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sam_m
Posts: 579
Registered: ‎11-05-2003
Message 6 of 14 (1,054 Views)

Re: Ribs on curved surface/ trimming to complex surface

03-01-2013 07:20 AM in reply to: swhite

I originally thought of suggesting either splitting or extruding to surfaces but, thinking about it, it:

1) involves deriving the surfaces into a rib part(s) and if you're doing that then you might as well derive the solid board part and use that as a boolean (as my example)

2) split with a surface needs the surface completely intersecting the part - so means additional extend-face commands to ensure the board's top/bottom face clears the rib parts (or you need the board's side-wall surfaces too, and if you're doing that then might as well use the solid).

3) extrude-to could be an option but using the extended-face option in the extrude dialog - not necessarily obvious to someone new to surfaces, I guess...

 

so, both are a possibly a little more confusing/work than just deriving the board as a solid :smileywink:

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Please mark this response as "Accept as Solution" if it answers your question...
but please understand that the solution may not be the answer you're wanting to hear...

If you have found any post to be helpful, even if it's not a direct solution, then please provide that author kudos - spread that love :smileyvery-happy:

Lithium - helping nntp users with mania, depression and headaches
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Posts: 2
Registered: ‎12-02-2012
Message 7 of 14 (1,026 Views)

Re: Ribs on curved surface/ trimming to complex surface

03-02-2013 05:50 PM in reply to: sam_m

thanks so much for the multiple pieces of excellent advice|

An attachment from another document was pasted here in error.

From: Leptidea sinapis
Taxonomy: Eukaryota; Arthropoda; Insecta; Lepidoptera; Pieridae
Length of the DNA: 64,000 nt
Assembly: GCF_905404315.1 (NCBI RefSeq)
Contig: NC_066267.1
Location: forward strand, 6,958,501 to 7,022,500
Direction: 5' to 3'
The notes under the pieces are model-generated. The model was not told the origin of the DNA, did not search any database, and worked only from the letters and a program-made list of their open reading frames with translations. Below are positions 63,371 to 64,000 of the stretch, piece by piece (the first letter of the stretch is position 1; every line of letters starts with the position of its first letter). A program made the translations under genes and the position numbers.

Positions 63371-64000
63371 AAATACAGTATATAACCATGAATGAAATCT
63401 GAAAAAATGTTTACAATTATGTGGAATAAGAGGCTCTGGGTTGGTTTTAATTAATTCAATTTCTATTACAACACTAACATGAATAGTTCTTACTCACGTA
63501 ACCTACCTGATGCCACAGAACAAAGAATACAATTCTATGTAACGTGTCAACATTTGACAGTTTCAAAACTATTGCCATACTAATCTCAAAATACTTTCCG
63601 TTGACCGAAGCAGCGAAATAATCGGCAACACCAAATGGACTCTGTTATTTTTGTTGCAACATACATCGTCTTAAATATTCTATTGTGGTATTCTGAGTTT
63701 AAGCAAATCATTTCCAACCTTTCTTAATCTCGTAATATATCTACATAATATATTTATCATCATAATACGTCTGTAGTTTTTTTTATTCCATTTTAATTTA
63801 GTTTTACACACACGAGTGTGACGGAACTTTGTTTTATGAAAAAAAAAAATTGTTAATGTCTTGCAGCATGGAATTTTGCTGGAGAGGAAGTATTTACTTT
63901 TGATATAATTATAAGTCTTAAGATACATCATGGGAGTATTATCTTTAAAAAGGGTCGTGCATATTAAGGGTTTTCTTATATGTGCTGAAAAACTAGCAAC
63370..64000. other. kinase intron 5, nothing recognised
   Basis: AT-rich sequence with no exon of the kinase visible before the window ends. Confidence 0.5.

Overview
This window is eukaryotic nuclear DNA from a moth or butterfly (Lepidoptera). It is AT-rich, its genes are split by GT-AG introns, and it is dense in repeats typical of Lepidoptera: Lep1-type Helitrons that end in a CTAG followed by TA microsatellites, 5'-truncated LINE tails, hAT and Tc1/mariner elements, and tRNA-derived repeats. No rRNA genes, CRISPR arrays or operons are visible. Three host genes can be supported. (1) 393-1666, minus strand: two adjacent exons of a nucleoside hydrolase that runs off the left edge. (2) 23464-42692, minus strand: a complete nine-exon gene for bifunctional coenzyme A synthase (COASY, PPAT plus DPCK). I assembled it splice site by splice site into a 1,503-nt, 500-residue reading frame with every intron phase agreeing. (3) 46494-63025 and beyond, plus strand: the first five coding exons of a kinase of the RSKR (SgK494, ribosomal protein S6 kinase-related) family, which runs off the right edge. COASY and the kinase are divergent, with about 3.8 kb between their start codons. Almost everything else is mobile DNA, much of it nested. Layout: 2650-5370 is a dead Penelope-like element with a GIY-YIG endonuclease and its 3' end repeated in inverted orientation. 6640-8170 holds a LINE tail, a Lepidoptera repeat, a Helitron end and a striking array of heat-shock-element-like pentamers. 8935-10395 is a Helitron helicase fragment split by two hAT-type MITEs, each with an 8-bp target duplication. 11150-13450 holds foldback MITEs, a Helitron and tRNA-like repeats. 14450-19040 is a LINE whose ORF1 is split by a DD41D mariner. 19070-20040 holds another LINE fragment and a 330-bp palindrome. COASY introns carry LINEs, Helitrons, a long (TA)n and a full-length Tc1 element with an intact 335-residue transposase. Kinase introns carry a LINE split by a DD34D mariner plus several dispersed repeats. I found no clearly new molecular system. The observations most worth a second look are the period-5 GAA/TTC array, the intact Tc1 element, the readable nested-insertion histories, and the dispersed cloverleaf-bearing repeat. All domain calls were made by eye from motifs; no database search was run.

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Message 8 of 14 (949 Views)

Re: Ribs on curved surface/ trimming to complex surface

03-04-2013 02:44 PM in reply to: JDMather

Copy object is associative as well if you uncheck the delete original and check the associative box.

Steven White
Lee C. Moore, Inc.
www.lcm-wci.com
Inventor 2011
Intel Dual Xeon E31225 @ 3.1 GHz CPU
16 GB RAM
NVIDIA Quadro 600 GPU
Windows 7 - 64 Bit
*Expert Elite*
Posts: 25,359
Registered: ‎04-20-2006
Message 9 of 14 (934 Views)

Re: Ribs on curved surface/ trimming to complex surface

03-04-2013 05:29 PM in reply to: swhite

Hmmm, I missed the Asssociative toggle, but I just tried on a cylindrical face and it is unavailable.

Must be usable in some case.

Can you post a example file with associative?

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Registered: ‎11-08-2012
Message 10 of 14 (896 Views)

Re: Ribs on curved surface/ trimming to complex surface

03-05-2013 06:42 AM in reply to: JDMather

Some associatives only work with crtain types of faces. The composite may not be able to be set as associative on some shapes while the surface command may allow you to set it as associative. Plus for some reason before 2010 version you could set almost all of them as associative. Used that frequently to model ribs to complex shapes. Since 2011 they have made such more difficult to keep associative. But one can always redefine although its a pain to have to remember to do that when the base object is changed.

Steven White
Lee C. Moore, Inc.
www.lcm-wci.com
Inventor 2011
Intel Dual Xeon E31225 @ 3.1 GHz CPU
16 GB RAM
NVIDIA Quadro 600 GPU
Windows 7 - 64 Bit